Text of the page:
The destructive strike on Saudi Arabian oil production facilities on Saturday, almost certainly carried out by or on behalf of Iran, brings the Middle East a step closer to general war. The long-anticipated test of President Donald Trump's crisis-management skills might be at hand.
It's a scary thought. Here's an even scarier one: Suppose the United States reached this moment without ever having taken advantage of the innovative oil and gas production technique known as hydraulic fracturing, or "fracking," which enabled drillers to free up previously inaccessible hydrocarbons from shale formations in North Dakota and Texas, among other places.
In December 2007, President George W. Bush declared "dependence on oil – especially oil from foreign lands" one of the most serious challenges facing the nation. Now, the United States has essentially no trade deficit in energy, according to J.P. Morgan Asset Management; it exports growing quantities of oil and gas. This country, not Saudi Arabia, is the world's largest producer of crude – daily production is now 12.1 million barrels a day, up from about half that much in 2012 – and the one best positioned to ramp up supply in response to sudden market swings.
Oil prices are likely to spike in the short-term aftermath of the attack on Saudi Arabia, but, as Clifford Krauss and Stanley Reed of The New York Times report, the availability of a secure U.S. oil supply is one of several factors – including large stockpiles around the world – that should help cushion the blow to the global economy.
In other words, fracking is a strategic U.S. asset that tips the balance against a wider Middle East war, though obviously such a catastrophe might come anyway.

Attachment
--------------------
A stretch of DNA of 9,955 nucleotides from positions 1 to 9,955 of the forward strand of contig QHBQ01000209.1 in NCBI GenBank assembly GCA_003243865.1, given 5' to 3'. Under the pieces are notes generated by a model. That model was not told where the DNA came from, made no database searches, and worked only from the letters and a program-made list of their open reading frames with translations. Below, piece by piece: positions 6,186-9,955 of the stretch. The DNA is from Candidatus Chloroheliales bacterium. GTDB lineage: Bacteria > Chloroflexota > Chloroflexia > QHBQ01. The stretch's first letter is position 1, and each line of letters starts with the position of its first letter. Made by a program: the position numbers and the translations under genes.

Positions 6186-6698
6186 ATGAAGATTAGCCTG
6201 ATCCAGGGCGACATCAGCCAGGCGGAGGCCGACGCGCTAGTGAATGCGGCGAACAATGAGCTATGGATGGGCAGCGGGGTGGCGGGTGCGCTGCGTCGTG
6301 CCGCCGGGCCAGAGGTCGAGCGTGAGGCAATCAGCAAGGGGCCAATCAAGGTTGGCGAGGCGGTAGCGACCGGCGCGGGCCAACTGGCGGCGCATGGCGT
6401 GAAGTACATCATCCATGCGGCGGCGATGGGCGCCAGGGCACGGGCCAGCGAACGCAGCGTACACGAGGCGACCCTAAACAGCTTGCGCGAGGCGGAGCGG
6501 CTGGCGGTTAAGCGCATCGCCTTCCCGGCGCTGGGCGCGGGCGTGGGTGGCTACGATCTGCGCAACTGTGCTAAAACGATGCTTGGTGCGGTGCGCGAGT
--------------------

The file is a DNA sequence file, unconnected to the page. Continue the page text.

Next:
Which brings us to the Democratic candidates who have been calling for a ban on fracking, due to environmental concerns. The field includes several fracking-banners, the most prominent of whom are the progressive darlings, Democratic Massachusetts Sen. Elizabeth Warren and Independent Vermont Sen. Bernie Sanders.
A fracking ban surely ranks as one of the most irresponsible promises of the campaign so far, and it would be a terrible idea even if the situation in the Middle East had not just reminded us of fracking's strategic benefits.
Shutting down all existing fracked wells would mean eliminating the source of 40% of all U.S. primary energy, according to J.P. Morgan Asset Management. This is probably why even Sanders has acknowledged that his ban wouldn't take effect "overnight."
A phaseout, or a ban only on new fracking, might wreak less economic havoc, but it would still set back efforts to reduce greenhouse gases.
That's because fracking has enabled the United States to substitute cleaner-burning natural gas for coal, contributing to a 14% reduction in energy-related carbon-dioxide emissions between 2005, when the fracking boom began, and 2016. The more cheap gas we produce, the more coal we can displace.
Oil and natural gas are still fossil fuels; burning them is still a far greater source of carbon than, say, solar, nuclear or wind power. Fracking uses tremendous amounts of water, which creates a risk of contamination and other environmental problems. Hence the candidates' objections.
The right responses are: First, natural gas remains necessary as an alternative to coal as a source of on-demand ("baseload") electric power, and it probably will be necessary until technology enables sufficient storage of intermittent wind- or solar-generated electricity. Second, smart regulation can limit fracking's negative environmental effects.
The looming crisis in the Middle East reminds us of the risks we – and the whole world – face because the White House is occupied by someone who might not really know what he's doing.
It also shows how much it really does matter whether the Democrats put forward a realistic and pragmatic alternative in 2020.
Charles Lane is a Washington Post editorial writer specializing in economic and fiscal policy, and a weekly columnist.